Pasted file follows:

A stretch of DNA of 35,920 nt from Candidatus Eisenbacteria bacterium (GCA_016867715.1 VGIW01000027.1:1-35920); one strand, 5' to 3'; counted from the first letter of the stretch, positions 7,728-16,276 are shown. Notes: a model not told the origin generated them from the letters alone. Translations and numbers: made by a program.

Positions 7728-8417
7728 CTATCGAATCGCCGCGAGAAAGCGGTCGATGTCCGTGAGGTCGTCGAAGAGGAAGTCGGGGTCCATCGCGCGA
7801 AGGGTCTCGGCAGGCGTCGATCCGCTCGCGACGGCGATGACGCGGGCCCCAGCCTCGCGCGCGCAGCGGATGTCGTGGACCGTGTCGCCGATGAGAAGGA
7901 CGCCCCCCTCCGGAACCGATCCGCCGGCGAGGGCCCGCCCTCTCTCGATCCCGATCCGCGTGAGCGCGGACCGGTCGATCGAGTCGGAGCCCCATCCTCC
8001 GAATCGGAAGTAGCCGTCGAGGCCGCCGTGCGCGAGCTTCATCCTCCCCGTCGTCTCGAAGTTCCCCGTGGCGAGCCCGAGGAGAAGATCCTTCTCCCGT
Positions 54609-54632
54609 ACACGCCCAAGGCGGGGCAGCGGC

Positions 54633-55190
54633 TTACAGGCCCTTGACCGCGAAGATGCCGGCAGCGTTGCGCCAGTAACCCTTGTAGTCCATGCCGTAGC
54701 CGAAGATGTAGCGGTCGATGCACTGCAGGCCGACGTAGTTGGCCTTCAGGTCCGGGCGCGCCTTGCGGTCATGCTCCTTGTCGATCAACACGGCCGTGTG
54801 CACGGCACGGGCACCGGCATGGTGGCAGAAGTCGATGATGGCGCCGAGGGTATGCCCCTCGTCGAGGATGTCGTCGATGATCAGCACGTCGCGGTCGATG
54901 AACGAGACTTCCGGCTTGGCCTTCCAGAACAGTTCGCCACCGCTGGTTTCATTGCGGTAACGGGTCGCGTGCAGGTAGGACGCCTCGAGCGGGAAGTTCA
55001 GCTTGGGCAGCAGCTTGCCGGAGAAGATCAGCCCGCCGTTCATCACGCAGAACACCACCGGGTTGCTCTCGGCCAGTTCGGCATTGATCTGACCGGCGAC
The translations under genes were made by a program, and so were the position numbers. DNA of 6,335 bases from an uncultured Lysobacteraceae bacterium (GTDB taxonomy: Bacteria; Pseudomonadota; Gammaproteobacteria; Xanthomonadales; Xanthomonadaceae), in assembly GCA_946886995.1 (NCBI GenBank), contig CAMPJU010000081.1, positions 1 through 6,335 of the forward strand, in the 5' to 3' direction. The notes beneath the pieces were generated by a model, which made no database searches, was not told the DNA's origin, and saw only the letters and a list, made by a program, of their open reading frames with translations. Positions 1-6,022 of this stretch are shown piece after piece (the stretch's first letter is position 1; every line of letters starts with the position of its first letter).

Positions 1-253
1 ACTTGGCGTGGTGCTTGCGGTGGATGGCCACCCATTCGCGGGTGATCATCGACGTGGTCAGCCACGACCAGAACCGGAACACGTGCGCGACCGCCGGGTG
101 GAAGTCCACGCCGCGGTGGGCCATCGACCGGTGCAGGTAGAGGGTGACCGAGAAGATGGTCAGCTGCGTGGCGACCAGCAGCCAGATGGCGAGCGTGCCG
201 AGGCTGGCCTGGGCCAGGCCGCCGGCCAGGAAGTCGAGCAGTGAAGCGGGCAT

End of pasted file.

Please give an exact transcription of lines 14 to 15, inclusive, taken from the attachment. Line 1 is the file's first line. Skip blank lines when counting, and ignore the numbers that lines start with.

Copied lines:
55001 GCTTGGGCAGCAGCTTGCCGGAGAAGATCAGCCCGCCGTTCATCACGCAGAACACCACCGGGTTGCTCTCGGCCAGTTCGGCATTGATCTGACCGGCGAC
The translations under genes were made by a program, and so were the position numbers. DNA of 6,335 bases from an uncultured Lysobacteraceae bacterium (GTDB taxonomy: Bacteria; Pseudomonadota; Gammaproteobacteria; Xanthomonadales; Xanthomonadaceae), in assembly GCA_946886995.1 (NCBI GenBank), contig CAMPJU010000081.1, positions 1 through 6,335 of the forward strand, in the 5' to 3' direction. The notes beneath the pieces were generated by a model, which made no database searches, was not told the DNA's origin, and saw only the letters and a list, made by a program, of their open reading frames with translations. Positions 1-6,022 of this stretch are shown piece after piece (the stretch's first letter is position 1; every line of letters starts with the position of its first letter).